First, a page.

A Sustainable Workforce Starts With You

Business Groups Sue to Block Austin Paid Sick Leave Ordinance

A coalition of business groups led by the Texas Association of Business filed suit this week to try to prevent Austin’s recently-passed requirements for paid sick leave from ever taking effect. Vowing to keep up their fight, activists who worked overtime pushing the ordinance called the lawsuit “frivolous” and “shameful.”

The regulations, approved earlier this year on a vote of 9 to 2 by the Austin City Council, would require businesses to give employees one hour of sick time for every 30 hours worked up to 64 hours. Employees could use the time on themselves or to take care of a family member. Any unused time could be carried over to the next year. Employers found to be in violation could face fines up $500.

“The Texas Association of Business is proud to be lead plaintiff and to partner with the Texas Public Policy Foundation, NFIB and several staffing agency members in filing this lawsuit against the City of Austin,” said Jeff Moseley, CEO of the TAB.

“Austin and Texas business leaders know how to run their businesses and can do so more productively without over-reaching regulations that stifle the economy and cost jobs,” Moseley said. “We needed to move quickly and stop any bleeding that might occur from this ordinance … it's overreaching, and it's hard-hitting to small employers.”

“Local measures purporting to regulate employment practices, like Austin’s paid sick leave ordinance, create a patchwork of rules and regulations that are difficult for small businesses to navigate, especially for companies with mobile employees,” said Will Newton, who heads up the Texas branch of the National Federation of Independent Business, or NFIB.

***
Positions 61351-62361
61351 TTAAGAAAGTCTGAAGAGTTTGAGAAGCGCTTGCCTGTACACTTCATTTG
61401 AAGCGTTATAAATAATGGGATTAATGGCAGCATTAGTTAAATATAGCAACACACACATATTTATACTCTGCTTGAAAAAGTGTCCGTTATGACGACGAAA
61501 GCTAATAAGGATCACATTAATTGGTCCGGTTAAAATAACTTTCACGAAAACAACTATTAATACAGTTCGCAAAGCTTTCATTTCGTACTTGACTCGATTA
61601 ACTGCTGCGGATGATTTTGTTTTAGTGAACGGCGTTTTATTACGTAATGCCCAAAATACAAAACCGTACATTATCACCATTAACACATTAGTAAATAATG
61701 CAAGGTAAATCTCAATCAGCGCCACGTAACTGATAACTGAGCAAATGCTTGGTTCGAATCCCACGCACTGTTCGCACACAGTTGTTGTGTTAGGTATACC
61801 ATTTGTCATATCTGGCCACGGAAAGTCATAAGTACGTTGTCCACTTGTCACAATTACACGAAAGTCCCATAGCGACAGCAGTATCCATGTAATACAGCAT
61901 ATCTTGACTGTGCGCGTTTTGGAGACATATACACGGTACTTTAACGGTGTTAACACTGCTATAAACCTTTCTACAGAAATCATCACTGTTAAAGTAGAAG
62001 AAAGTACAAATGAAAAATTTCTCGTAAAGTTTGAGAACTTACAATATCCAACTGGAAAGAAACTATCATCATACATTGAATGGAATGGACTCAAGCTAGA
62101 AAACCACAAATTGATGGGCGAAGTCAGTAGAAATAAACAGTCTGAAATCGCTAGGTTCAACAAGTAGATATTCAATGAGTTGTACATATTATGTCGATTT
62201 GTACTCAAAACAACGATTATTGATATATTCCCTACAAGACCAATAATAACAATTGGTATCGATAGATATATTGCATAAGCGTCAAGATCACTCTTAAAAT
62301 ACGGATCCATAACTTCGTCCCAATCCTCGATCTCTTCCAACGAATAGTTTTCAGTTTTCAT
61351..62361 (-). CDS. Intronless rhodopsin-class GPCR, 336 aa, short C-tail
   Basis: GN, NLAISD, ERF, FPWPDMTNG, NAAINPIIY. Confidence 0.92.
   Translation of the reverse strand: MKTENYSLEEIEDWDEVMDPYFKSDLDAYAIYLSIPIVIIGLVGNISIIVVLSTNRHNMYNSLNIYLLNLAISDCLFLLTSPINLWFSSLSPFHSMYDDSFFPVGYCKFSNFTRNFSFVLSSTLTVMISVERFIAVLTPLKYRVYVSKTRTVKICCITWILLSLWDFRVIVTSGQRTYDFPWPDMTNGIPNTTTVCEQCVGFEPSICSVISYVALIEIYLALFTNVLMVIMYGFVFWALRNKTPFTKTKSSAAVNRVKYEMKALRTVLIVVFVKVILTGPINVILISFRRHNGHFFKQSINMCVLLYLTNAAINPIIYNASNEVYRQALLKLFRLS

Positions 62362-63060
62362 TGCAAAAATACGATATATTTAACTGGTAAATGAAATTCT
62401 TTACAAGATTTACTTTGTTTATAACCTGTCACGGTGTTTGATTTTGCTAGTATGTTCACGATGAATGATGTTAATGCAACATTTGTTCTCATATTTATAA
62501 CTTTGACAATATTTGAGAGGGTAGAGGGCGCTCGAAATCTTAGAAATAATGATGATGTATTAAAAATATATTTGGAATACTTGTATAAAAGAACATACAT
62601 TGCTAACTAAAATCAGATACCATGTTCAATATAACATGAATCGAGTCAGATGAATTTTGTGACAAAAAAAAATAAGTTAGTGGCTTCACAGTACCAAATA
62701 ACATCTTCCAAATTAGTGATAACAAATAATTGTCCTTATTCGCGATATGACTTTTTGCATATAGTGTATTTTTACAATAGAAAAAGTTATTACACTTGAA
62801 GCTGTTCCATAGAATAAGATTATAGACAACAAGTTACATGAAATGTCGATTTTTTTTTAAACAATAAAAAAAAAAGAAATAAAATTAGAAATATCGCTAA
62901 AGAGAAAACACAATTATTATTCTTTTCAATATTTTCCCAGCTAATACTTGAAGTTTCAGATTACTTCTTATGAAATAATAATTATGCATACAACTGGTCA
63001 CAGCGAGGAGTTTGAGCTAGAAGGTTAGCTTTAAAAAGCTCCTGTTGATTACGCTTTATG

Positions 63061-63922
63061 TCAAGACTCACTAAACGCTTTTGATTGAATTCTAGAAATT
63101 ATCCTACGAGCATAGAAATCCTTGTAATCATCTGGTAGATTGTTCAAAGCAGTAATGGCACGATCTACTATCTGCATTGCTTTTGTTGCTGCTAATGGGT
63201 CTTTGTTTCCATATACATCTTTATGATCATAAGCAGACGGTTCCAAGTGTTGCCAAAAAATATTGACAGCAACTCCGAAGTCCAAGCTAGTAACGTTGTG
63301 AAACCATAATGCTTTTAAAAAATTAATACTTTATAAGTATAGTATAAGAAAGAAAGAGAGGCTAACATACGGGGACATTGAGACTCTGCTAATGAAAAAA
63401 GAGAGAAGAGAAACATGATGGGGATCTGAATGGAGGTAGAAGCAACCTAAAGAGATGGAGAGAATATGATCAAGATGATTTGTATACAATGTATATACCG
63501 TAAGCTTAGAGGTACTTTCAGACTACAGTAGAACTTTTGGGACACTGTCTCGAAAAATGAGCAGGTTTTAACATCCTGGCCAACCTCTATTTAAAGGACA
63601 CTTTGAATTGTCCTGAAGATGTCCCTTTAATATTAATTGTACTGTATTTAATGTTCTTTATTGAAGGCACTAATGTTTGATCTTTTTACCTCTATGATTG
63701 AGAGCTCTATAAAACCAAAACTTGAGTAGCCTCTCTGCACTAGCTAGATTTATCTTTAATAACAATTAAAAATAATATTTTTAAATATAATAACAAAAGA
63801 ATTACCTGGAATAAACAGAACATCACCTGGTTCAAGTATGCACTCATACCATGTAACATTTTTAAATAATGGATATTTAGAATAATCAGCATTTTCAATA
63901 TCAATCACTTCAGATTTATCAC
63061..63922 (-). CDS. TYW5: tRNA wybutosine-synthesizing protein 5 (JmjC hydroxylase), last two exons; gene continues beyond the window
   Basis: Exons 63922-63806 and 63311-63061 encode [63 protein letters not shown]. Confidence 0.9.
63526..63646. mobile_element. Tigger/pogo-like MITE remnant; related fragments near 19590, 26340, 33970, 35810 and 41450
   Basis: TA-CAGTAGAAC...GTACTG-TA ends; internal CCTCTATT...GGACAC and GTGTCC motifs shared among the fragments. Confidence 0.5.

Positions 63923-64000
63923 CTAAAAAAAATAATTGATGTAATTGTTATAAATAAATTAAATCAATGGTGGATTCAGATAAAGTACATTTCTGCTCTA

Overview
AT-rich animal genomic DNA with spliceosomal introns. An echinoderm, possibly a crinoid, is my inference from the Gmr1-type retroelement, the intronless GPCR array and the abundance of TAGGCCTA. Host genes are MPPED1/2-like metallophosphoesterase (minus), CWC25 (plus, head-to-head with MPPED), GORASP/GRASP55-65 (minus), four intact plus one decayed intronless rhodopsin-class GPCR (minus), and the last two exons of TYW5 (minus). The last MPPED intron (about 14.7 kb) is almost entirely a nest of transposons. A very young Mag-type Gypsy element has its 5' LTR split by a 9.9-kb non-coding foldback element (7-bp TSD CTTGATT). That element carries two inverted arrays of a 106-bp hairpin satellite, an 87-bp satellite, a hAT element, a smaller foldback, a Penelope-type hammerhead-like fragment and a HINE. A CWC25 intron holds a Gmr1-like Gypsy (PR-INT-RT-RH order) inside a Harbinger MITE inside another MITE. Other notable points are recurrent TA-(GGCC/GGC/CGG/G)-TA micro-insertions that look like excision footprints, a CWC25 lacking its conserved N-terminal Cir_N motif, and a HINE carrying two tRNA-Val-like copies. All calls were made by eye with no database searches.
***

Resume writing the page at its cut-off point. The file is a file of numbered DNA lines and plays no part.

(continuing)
“These ordinances create extra work and significantly drive up the cost of doing business in Texas,” Newton said.

“With its mandatory paid sick leave ordinance, the City of Austin once again violates Texas state law and infringes upon the rights of Austin businesses protected by the Texas Constitution,” said Robert Henneke, an attorney representing the business groups.

“The City’s ordinance is preempted by the Texas Minimum Wage Act. Furthermore, the City lacks evidence to support any legitimate governmental interest that would support imposing this regulatory burden on all business owners,” Henneke said.

Among their other arguments, the business groups say the ordinance runs afoul of longstanding Texas law that seeks to “relieve Texas employers of the burden of keeping track of and complying with myriad burdensome local laws.”

“Other problems include the one-size-fits-all nature of the ordinance and the inability for businesses to offer flexible solutions for sick leave,” the business groups said in a written statement.

A group called Work Strong Austin, which pushed for passage of the measure, said the lawsuit was “shameful.”

“After losing a historic vote that made Austin the first city in the U.S. South to require paid sick time, special interest groups linked to the Koch Brothers and Greg Abbott are now seeking to undermine the democratic process and take away this basic human right from 223,000 working families,” the group said.

The paid sick leave ordinance is now under fire on multiple fronts.

Even if the business groups are unsuccessful in their lawsuit, Representative Paul Workman, R-Austin, and other Republicans have said they'll work to repeal the ordinance through state statute in 2019 when the Legislature meets again in regular session.

“The State of Texas must and will protect the citizens from out-of-control city governments that harm our private-sector job-creators and economy,” Workman said.

“Just as last session the state legislature was successful in preempting the City of Austin's ruinous ridesharing mandates and ‘linkage fees’ scheme, so too will the state legislature step in and protect job creators from the Austin Mayor and City Council's employee-leave mandate on private-sector employers,” Workman said shortly after the ordinance was passed.